It’s pretty simple, a male and female wolf breed together and have pups, these pups grow to be their pack. BOOM! That's about it. There’s no fight for power or overthrowing the previous alpha’s throne, no battles to the death, just parents and their children. Later the pups grow old enough and they leave to start their own packs and this process repeats. What does this sound like to you? Sounds a lot like what humans do with their families right? Now lets break it down some more. What used to be referred to as “alpha male” and “alpha female” scientist are now calling the “breeding male” and “breeding female” or “male parent” and “female parent”. In more rare packs where there is more than one breeding wolf you have the “dominant breeder” and the “subordinate breeder”. Ranks such as beta and omega don’t really exist in wild packs, and any source still perpetuating that they are is outdated. They simply aren't appropriate in describing the social relationship.

    So with that established, what caused the misinformation? Well, it’s because the initial studies of wolf behaviors from over 40 years ago were done on captive wolves! Wolves plus captivity equal an interesting result. That is because the natural process of parents raising pups and then those pups growing up to starti their own packs is completely halted. The social environment becomes stagnant and eventually contentious as the now grown pups have instincts that need to be fulfilled, but cannot be. Not to mention stranger wolves are put together. This creates a stressful environment full of outburst of dominance battles and aggression. This is what created the notion of the all dominant, aggressive “alpha wolf" along with this beta and omega thing . Wolf packs do not have this innate sense of strict hierarchy. It is not the natural order.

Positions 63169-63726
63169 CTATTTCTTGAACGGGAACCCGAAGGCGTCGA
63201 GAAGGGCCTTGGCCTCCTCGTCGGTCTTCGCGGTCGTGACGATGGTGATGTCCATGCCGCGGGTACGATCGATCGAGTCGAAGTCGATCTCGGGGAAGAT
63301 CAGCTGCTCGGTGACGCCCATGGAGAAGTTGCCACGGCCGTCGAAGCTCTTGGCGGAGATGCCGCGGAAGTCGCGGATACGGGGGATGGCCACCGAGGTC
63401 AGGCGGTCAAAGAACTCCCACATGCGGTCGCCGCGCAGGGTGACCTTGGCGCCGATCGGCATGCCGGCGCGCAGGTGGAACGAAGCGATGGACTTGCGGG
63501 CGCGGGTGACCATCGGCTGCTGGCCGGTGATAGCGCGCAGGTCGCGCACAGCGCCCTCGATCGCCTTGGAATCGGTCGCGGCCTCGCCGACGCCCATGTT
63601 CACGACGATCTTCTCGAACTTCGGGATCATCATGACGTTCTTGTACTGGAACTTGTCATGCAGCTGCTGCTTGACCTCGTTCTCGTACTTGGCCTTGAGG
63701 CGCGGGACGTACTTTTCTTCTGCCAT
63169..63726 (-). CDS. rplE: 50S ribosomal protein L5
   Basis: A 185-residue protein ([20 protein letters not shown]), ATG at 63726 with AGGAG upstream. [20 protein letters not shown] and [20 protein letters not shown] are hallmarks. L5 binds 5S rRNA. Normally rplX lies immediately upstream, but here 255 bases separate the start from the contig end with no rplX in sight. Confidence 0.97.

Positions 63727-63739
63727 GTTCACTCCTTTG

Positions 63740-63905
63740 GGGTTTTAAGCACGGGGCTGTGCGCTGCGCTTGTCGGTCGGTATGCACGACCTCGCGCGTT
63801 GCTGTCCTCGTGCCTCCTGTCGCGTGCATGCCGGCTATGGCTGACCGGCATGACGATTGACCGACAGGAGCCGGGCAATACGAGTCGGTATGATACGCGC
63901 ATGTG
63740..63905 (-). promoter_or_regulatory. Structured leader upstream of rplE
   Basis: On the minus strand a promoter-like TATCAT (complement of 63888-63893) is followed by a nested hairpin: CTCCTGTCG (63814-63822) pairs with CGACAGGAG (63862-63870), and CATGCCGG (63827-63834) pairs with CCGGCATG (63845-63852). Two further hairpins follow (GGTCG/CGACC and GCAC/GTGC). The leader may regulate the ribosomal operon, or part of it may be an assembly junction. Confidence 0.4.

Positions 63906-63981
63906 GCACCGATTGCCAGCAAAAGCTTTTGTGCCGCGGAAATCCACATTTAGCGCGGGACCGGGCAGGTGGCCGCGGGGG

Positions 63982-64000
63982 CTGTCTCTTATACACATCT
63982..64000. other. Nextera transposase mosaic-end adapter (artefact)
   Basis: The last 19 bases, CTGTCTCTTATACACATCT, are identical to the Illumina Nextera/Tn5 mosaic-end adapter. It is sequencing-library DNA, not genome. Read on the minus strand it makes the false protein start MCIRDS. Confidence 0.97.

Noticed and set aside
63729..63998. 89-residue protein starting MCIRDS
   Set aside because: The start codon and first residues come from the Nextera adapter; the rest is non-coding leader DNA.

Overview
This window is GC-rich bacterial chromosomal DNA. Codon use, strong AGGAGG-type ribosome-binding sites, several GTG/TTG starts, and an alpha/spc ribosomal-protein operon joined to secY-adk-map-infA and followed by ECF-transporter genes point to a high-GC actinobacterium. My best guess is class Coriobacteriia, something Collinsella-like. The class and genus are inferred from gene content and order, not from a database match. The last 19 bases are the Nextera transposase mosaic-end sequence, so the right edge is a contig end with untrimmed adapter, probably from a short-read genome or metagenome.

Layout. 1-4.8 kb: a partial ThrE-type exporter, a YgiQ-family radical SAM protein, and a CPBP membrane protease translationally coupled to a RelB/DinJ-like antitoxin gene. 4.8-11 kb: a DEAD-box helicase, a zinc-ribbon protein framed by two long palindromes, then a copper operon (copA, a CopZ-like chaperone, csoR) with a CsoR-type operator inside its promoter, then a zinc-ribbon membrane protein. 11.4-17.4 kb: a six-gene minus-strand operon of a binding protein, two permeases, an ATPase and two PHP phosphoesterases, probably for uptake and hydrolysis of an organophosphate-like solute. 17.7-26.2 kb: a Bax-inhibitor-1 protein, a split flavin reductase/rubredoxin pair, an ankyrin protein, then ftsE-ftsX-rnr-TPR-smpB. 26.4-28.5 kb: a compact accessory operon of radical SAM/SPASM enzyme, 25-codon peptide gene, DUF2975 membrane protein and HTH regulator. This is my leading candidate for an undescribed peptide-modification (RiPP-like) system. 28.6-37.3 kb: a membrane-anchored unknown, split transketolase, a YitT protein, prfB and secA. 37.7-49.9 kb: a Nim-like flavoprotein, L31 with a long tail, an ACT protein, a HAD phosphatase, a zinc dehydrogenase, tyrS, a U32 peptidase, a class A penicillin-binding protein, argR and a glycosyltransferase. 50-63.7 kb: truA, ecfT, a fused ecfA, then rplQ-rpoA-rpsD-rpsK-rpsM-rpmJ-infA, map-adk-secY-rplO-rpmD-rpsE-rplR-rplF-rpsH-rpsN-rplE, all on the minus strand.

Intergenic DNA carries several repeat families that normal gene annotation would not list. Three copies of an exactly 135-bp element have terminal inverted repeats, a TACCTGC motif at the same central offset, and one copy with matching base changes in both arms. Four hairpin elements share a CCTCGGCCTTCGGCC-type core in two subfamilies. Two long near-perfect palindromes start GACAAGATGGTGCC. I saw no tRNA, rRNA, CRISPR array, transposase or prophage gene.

Now this word “alpha”, it can still apply to wolves, so long as one really understands what it is and isn’t. The alpha wolf would really mean: the leaders, the parents, the providers and the teachers of their packs-- their children. Just as the human mother and father are. To be an alpha wolf isn’t a competition of egos, who is strongest, who and kill fastest, taking many mates or fighting.

    The terms beta and omega don't really work because wolf packs are the parents and their children and those children are all siblings typically all being the same age range. No innate secondary or tertiary levels of dominance or command exist among them. It's much more natural and fluid than that. It's time to lay these notions to rest that keep us from gaining true understanding of the wolf(and if you are of wolf kind, yourself). In the next section links will be provided to sources for more information.

    Acting Like A Wolf (Wolf Behavior)

    “I want to kill so bad”

    “The moon is making me (insert here)”

    “My wolf is making me angry” or "I can't control it"

    “I’m an alpha so (insert here)”

    ...Stuff like this has nothing to do with being a wolf. There are so many misguided statements made by supposed wolf people that it’s impossible for me to tackle them all. I’ll just start with those very common statements above.

    Wolves are not innately violent animals and like most wild predators, hunt for food, not for arbitrary needless ugres to kill. Hunting is actually a very dangerous task and wolves can incur fatal injuries from their prey. In fact the success rate of wolf hunts compared to some other predators is kinda low . So really killing is on an as needed basis for survival and energy is best conserved. But anyway, I say this to point out the fact that if you are experiencing some need or instinct to just kill, that’s not wolf like at all. Now, perhaps you just mean you are having hunting instincts which is to be expected, that can be attributed to being a wolf. I get those myself. However, lets clarify that just wanting to kill things is likely the sign of something. What that something is I don’t presume to know, but it’s not caused by being a wolf.